Publishers Clearing House is closing a Melville mail processing facility this spring, laying off 109 employees there, according to a state filing.
The Jericho-based company, known for "prize patrols" that deliver oversized checks to sweepstakes winners, filed a WARN notice with the state Labor Department on Jan. 21 saying the company would close its 265 Spagnoli Rd. location on April 24. The company said it would be relocating those operations to a facility in Minnesota.
“Following a lot of thought and analyses, PCH decided not to renew our lease on our Melville Response Mail Processing Facility,” Chris Irving, vice president of consumer and legal affairs, wrote in an email. “We will be moving these operations to Minnesota where we already have an existing fulfillment operation.”
Irving said the new location will “lend itself to faster turnaround of customer entries and product orders for consumers from coast to coast” because of its geography.
“This decision was extremely difficult and was not a reflection of our terrific group of employees,” he said, adding that human resource personnel are working closely with impacted employees to identify “new opportunities.”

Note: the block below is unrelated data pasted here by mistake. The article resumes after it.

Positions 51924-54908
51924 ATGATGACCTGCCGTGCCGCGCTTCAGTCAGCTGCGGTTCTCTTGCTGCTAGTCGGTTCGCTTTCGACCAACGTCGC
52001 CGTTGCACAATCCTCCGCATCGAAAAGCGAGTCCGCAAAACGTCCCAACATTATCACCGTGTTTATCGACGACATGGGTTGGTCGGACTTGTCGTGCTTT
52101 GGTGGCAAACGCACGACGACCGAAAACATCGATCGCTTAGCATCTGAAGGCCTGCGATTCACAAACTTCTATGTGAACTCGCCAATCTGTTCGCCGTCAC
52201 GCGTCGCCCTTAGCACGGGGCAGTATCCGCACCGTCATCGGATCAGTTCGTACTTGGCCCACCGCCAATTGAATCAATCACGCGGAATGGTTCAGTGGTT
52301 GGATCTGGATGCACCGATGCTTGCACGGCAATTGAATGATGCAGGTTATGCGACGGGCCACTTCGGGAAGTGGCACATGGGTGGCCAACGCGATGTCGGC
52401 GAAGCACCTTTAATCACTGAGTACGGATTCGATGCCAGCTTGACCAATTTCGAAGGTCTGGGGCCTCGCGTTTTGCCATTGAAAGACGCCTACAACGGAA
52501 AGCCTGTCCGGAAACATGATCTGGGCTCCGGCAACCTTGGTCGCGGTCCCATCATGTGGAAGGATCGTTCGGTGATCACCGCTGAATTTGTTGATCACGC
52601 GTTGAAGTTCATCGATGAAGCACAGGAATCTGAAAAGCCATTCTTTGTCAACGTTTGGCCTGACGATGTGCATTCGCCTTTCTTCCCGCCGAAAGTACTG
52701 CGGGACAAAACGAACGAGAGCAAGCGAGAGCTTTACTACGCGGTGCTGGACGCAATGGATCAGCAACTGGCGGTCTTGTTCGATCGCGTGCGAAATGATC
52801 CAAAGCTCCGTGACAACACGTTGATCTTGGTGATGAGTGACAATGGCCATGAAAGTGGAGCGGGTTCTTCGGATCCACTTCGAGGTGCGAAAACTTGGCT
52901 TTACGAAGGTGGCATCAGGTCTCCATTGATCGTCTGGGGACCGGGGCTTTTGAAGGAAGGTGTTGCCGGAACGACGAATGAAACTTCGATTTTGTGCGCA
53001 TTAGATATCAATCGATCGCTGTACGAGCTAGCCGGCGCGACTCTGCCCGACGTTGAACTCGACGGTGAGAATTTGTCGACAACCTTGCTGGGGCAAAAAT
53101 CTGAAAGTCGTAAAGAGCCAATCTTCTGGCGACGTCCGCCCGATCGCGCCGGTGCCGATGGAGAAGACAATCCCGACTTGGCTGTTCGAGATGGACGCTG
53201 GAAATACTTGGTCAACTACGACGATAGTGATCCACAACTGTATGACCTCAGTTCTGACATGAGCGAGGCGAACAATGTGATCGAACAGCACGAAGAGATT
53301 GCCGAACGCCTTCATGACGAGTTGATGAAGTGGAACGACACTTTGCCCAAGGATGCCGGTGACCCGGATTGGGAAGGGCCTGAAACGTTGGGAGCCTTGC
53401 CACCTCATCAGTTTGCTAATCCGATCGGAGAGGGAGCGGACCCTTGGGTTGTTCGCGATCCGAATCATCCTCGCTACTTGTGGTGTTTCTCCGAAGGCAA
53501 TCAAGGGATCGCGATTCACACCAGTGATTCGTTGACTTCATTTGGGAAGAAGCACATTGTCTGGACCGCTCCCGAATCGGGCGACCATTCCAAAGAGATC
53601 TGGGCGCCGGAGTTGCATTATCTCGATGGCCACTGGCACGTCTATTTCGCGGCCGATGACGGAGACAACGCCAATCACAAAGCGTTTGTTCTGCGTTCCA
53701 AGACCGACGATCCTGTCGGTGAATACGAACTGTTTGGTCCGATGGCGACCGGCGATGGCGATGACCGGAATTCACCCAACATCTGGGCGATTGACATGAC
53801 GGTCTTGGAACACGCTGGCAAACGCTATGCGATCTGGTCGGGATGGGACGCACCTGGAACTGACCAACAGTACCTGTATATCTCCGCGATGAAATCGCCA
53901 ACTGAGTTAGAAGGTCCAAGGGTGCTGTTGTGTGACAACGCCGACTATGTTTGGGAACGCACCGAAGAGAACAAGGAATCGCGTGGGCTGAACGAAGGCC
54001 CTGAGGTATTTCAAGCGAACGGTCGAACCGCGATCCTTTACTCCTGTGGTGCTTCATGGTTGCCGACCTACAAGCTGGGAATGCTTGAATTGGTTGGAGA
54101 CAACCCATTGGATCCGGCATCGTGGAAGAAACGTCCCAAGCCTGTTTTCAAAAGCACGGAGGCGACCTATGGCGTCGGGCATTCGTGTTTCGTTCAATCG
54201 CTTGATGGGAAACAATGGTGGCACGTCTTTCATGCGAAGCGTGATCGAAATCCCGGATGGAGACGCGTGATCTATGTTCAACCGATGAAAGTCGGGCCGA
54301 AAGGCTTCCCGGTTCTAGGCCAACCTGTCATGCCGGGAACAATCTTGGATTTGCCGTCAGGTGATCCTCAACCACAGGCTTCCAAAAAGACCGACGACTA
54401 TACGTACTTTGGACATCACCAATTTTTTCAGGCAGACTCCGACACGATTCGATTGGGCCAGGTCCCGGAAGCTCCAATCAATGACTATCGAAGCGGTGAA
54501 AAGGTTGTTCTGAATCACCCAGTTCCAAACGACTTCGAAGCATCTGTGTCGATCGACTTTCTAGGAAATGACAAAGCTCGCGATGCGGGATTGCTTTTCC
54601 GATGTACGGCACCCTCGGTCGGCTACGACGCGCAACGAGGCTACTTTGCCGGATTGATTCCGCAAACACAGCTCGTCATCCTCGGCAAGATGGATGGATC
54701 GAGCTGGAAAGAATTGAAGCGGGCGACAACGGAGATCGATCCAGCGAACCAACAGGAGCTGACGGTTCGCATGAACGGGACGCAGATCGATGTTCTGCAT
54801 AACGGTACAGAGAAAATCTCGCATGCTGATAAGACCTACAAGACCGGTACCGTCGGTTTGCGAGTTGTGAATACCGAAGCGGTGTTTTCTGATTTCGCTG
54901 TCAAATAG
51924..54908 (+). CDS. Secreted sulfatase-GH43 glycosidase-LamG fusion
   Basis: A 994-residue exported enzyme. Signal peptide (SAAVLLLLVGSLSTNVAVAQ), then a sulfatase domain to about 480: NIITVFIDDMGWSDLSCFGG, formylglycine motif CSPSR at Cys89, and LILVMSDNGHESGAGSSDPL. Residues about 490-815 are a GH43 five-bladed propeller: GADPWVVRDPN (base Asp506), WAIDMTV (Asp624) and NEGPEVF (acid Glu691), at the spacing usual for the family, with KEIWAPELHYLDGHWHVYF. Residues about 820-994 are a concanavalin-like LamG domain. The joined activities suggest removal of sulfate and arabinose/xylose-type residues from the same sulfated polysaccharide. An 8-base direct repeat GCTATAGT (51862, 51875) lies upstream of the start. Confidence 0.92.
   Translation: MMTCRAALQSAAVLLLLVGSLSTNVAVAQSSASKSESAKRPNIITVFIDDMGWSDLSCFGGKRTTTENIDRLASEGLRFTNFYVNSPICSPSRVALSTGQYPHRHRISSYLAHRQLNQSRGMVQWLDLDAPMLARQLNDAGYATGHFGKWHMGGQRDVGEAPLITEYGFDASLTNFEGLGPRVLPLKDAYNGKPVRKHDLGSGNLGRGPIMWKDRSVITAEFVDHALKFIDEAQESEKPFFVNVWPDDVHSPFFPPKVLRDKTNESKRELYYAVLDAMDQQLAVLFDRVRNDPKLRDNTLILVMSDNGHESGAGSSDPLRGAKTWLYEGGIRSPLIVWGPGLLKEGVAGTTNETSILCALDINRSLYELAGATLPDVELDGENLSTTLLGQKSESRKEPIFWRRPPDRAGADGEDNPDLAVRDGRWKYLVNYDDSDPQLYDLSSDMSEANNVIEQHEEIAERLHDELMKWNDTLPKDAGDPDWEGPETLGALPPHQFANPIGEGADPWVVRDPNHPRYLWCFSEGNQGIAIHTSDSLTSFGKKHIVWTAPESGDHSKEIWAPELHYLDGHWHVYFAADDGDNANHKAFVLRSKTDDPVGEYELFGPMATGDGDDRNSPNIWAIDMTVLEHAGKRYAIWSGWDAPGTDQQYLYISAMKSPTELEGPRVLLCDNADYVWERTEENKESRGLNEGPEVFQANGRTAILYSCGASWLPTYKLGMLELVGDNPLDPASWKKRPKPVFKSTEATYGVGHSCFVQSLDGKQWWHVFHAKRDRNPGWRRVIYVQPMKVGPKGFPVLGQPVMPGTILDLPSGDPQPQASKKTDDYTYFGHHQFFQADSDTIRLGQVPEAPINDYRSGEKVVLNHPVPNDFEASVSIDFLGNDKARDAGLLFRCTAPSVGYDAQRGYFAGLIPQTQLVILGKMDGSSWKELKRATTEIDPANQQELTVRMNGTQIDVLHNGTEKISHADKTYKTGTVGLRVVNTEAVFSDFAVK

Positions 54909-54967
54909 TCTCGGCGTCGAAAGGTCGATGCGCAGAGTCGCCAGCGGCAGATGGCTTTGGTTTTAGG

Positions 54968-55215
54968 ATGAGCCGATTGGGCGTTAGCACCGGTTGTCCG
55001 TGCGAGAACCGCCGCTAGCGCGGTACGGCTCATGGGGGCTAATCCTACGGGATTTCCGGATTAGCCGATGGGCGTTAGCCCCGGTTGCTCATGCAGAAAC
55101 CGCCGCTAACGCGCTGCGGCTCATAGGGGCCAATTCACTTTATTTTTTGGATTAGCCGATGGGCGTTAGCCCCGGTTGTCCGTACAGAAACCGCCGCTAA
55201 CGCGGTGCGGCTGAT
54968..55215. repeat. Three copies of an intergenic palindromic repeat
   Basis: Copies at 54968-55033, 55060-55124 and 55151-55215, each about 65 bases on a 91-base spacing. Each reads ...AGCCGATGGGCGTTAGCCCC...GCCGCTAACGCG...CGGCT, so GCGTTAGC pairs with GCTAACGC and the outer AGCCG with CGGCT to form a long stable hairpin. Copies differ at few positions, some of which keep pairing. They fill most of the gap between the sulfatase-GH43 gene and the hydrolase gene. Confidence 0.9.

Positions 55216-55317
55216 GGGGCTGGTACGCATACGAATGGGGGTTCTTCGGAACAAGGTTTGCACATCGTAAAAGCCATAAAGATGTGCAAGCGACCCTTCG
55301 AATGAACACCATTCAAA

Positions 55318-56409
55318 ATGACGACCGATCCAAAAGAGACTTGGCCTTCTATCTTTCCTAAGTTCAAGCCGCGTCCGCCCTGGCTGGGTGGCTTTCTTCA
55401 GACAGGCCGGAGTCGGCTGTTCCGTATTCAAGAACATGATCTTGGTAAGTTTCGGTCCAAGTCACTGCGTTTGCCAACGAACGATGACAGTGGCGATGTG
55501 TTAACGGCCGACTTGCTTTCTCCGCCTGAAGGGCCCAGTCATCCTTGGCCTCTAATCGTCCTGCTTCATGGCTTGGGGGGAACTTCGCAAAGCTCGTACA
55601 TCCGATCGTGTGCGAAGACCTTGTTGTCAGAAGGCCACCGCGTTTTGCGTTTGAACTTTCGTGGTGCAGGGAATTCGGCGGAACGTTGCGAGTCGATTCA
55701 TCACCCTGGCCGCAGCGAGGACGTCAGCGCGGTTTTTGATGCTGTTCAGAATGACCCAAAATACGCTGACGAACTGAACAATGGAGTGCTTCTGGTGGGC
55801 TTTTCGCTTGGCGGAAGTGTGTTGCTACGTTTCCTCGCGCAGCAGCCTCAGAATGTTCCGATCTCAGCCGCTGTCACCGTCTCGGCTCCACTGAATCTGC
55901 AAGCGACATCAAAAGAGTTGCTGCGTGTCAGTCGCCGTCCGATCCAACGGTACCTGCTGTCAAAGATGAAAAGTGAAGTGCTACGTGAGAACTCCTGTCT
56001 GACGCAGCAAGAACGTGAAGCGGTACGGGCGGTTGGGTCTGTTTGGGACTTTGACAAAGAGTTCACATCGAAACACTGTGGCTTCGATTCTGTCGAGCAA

WARN, the state Worker Adjustment and Retraining Notification Act, requires that companies with 50 full-time employees or more file a notice of a mass layoff or a closing 90 days in advance.
Founded in a Port Washington garage in 1953 by Harold and LuEsther Mertz and daughter Joyce Mertz-Gilmore, PCH, in addition to the sweepstakes that helps market magazines, creates digital games and runs online contests.
Since its founding, the company says it has awarded more than $460 million in prizes.
In 2015, the Nassau County Industrial Development Agency provided PCH and its landlord millions of dollars in tax breaks to keep the company’s headquarters and its more than 400 jobs in the county as part of a $37 million redevelopment project.
The company’s landlord, The We’Re Group, received a 20-year deal on property taxes, in addition to a sales tax exemption of up to $1.4 million for construction materials and equipment to upgrade 300 Jericho Quadrangle, the site of PCH’s current headquarters. PCH also received a sales tax exemption of up to $1.6 million on its purchases of equipment for the site.
The Melville closure does not impact the company’s agreement with the Nassau County IDA and PCH is “living up to their job commitment” as part of its headquarters deal, said Richard Kessel, chairman of the Nassau IDA.